The Asia Pacific Refugee Rights Network

Report
The Asia Pacific Refugee
Rights Network
Dr Savitri Taylor, Associate Professor, Law
School, La Trobe University
8 August 2014
What is APPRN?
1
5
Iran 1
8
Hong Kong 4
1
3
9
UK 3
1
3
6
USA 3
Maldives 1
Macau
1
4
8
3
3
10
4
1
21
Distribution
of APRRN’s publicly listed organizational members
La Trobe University
4
2
Current APRRN Structure
3
Diagram taken from APRRN website
Intertwining
Promotes alternatives to detention
 Formally launched in June 2006
 Became incorporated NGO in March 2009
 Secretariat based in Melbourne, Australia
 Offices in Mexico, Malaysia and Germany
 Over 250 members in 60 countries (some
also members of APRRN)
Member of APRRN
La Trobe University
 Promotes refugee rights and legal
representation in the Global South
 Established in 2007
 Secretariat is Fahamu Refugee
Programme (member of APRRN;
merged with International Refugee
Rights Initiative In July 2014)
 About 34 members in 25 countries
(some also members of APRRN)
4
APPRN Activities
Networking and Information Sharing among
Members
Capacity Building of Members
Advocacy
La Trobe University
5
Advocacy: National Societies
Country of focus
No. of Statements
Australia
Bangladesh
Burma
5
1
2
Japan
Malaysia
New Zealand
1
1
2
South Korea
Sri Lanka
1
2
Taiwan
Thailand
Regional
La Trobe University
1
3
4
6
Advocacy: Inter-Governmental Entities
La Trobe University
7
Advocacy: Individual Governments
Claimed achievements in APRRN Annual Report 2012:
“APRRN members in Nepal engaging with the national legislative
assembly to table national legislation on refugee protection, a result of
APRRN training on strategic advocacy
 Lowest recorded refugee detainees in the Bangkok Immigration
Detention Centre (IDC) in 10 years
 Passing of South Korea’s domestic refugee law…
 Increased protection for refugees in Indonesia, through drafting of
Standard Operating Procedures
 The development of national pilot projects for alternatives to detention
to be implemented in 2013 across a range of countries.”
Savitri Taylor, 'Civil Society and the Fight for Refugee Rights in the Asia
Pacific Region' in A. Francis and R. Maguire (eds), Protection of Refugees
and Displaced Persons in the Asia Pacific Region (Great Britain: Ashgate,
2013) 35-52
La Trobe University
8
Developing APRRN’s Regional Protection Framework
Bali Process
Member countries (45): Afghanistan, Australia, Bangladesh, Bhutan,
Brunei, Cambodia, China, DPR Korea, Fiji, France (New Caledonia),
Hong Kong SAR, India, Indonesia, Iran, Iraq, Japan, Jordan, Kiribati, Lao
PDR, Macau SAR, Malaysia, Maldives, Mongolia, Myanmar, Nauru,
Nepal, New Zealand, Pakistan, Palau, PNG, Philippines, Republic of
Korea, Samoa, Singapore, Solomon Islands, Sri Lanka, Syria, Thailand,
Timor Leste, Tonga, Turkey, UAE, USA, Vanuatu, Viet Nam
Member agencies (3): IOM, UNHCR and UNODC
Other participating countries (18): Austria, Belgium, Canada, Denmark,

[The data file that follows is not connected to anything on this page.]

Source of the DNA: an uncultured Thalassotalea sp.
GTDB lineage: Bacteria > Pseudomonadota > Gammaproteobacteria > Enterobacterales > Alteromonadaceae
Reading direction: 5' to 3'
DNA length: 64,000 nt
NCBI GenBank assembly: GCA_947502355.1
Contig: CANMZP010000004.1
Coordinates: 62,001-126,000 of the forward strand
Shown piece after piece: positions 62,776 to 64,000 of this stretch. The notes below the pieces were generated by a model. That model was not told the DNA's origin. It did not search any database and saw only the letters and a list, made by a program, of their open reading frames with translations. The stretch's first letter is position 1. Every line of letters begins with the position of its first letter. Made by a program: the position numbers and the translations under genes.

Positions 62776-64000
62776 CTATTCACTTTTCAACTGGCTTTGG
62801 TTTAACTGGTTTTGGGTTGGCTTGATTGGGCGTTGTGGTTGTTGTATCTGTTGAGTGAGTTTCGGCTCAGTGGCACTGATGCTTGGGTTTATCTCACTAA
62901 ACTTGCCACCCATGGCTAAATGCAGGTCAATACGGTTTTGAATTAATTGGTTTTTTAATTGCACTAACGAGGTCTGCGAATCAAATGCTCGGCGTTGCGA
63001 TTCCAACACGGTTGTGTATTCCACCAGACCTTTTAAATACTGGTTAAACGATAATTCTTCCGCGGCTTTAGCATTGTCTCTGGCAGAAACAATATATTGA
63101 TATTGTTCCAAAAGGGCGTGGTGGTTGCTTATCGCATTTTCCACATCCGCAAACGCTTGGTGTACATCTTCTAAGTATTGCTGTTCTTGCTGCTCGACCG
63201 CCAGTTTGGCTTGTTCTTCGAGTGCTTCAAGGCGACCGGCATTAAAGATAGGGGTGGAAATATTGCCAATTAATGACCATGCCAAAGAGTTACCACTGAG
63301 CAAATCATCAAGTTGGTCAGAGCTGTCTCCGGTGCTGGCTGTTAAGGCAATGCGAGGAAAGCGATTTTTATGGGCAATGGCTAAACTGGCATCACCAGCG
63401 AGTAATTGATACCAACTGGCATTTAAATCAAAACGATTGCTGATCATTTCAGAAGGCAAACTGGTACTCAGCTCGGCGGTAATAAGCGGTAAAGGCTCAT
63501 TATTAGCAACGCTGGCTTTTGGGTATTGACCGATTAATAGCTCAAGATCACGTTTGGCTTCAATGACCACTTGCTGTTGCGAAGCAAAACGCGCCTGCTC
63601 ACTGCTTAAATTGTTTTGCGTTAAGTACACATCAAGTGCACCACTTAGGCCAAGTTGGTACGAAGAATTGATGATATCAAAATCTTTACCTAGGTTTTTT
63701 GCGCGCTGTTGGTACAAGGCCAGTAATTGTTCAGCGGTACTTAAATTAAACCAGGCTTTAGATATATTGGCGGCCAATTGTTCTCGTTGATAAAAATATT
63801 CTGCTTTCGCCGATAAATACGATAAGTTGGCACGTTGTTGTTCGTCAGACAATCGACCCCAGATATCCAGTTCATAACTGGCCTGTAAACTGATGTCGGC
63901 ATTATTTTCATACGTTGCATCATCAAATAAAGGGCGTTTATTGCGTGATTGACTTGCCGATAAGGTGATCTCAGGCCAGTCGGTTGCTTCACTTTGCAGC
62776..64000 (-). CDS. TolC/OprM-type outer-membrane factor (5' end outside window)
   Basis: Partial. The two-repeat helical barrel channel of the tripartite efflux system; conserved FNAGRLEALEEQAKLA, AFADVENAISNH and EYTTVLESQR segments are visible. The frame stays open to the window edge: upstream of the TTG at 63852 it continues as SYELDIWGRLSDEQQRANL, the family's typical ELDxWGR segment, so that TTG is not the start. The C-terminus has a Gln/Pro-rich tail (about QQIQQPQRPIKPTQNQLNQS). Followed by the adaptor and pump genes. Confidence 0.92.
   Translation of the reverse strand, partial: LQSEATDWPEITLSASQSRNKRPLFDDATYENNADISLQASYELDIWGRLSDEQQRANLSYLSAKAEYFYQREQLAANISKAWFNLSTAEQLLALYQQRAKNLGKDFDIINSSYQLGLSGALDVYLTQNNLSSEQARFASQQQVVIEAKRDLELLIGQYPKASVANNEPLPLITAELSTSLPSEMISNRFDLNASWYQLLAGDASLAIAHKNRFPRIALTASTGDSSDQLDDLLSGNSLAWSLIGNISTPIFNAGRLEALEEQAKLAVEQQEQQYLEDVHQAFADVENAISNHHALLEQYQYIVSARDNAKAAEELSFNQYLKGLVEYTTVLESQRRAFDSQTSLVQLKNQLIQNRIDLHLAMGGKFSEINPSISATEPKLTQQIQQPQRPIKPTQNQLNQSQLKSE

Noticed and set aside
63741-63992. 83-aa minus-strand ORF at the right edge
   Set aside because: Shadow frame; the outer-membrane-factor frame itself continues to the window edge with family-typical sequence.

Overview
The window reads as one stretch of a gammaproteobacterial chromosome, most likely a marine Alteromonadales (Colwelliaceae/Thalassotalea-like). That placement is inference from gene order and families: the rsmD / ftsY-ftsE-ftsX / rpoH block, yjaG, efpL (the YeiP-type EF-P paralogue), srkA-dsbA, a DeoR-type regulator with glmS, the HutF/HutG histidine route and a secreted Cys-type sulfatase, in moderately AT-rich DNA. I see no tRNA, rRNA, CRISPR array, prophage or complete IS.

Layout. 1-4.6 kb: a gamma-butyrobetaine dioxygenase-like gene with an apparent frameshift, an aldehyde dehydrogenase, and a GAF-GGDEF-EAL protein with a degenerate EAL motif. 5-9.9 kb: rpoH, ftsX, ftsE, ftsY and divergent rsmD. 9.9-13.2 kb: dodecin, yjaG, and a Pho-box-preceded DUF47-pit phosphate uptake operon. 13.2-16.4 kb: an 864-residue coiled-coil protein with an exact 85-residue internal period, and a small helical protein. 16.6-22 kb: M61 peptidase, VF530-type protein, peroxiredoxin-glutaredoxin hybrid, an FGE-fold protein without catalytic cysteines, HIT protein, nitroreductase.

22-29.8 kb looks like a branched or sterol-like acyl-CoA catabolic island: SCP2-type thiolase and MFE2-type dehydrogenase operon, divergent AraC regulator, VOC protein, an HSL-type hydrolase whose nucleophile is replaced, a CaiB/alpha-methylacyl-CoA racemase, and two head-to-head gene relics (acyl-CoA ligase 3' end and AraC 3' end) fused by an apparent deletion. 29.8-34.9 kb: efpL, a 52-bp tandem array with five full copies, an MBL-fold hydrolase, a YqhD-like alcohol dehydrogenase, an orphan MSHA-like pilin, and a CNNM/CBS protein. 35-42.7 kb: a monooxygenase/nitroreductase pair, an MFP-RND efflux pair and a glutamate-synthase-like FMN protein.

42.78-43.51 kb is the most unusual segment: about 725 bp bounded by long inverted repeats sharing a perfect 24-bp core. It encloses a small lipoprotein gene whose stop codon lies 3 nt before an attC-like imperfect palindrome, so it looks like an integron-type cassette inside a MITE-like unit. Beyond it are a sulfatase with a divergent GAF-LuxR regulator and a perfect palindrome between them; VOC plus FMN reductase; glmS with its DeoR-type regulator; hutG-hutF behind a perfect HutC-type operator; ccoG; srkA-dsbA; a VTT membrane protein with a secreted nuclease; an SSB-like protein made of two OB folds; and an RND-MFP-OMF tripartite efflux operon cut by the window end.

European Commission, Finland, Germany, Italy, Netherlands, Norway,
Poland, Romania, Russia, South Africa, Spain, Sweden, Switzerland, UK,
Other participating agencies (10): ADB, APC, ICMPD, ICRC, IFRC, IGC,
ILO, Interpol, UNDP, World Bank
La Trobe University
9
Developing APRRN’s Regional Protection Framework
Regional Protection Framework
Vision for Regional
Protection
“A broad, high-level
statement about
what the successful
outcome of our work
would look like.
· What do we want to
see in the region in
10-20 years’ time?
· What is realistic and
achievable?”
Plan of Action
“The operational element
laying out what we will do as
APRRN members and our
recommendations about
what governments, UNHCR,
donors and others should be
doing in order for our vision
to be achieved.
· How do we operationalize
the framework?
· Who must do what to
ensure the vision becomes a
reality?”
Research & Consultation
Framework
“Will facilitate research and
consultations towards the
development of the Vision and
Plan of Action, help map and
prioritise the key issues of
interest to stakeholders, and
focus on what is working well
already.
· What do we need to know in
order move forward?
· What topics will we prioritize
and what questions do we need
to ask?”
From report on APRRN Consultations and Symposium, 8-11 September 2013, Tokyo
La Trobe University
10
Developing APRRN’s Regional Protection Framework
Vision for Regional Protection: Common Structure of Drafts 1 & 2
Background [2 paragraphs]
Preamble [7 paras/10 paras]
Vision Statement
[5 paras/6 paras]
• Freedom from Violence, Coercion, Deprivation, Exploitation & Abuse
[6 paras/9 paras]
• Access to Essential Services
[5 paras]
• Legal Protection
[4 paras/8 paras]
• Access to Durable Solutions
[6 paras/7 paras]
• Highest Possible Level of Self-Sufficiency
[3 paras]
• Partnerships for a Supportive Operating Environment
[6 paras/7 paras]
La Trobe University
11
Developing APRRN’s Regional Protection Framework
Vision (June 2013 draft)
Vision (June 2014 draft)
1,900 words approx.
2,800 words approx. because the list of
desiderata is longer and articulated in
more detail than in the first draft.
Refers mostly to refugees, asylum
Refers throughout to refugees, asylum
seekers, & stateless persons with
seekers, torture survivors and
occasional mention of IDPs and others. complainants, trafficked persons,
IDPs, stateless persons and returnees
(shorthanded as “people in need of
protection”) or else “all persons”
Focus is on international law relating
to refugees and stateless persons
Draws on all possible sources of
international human rights obligation
and on “soft law”
Contemplated actors are primarily
governments, NGOs, and IGOs
Far more references to “all actors”.
La Trobe University
12
Thank you
Email: [email protected]
Twitter: @SavitriTaylor

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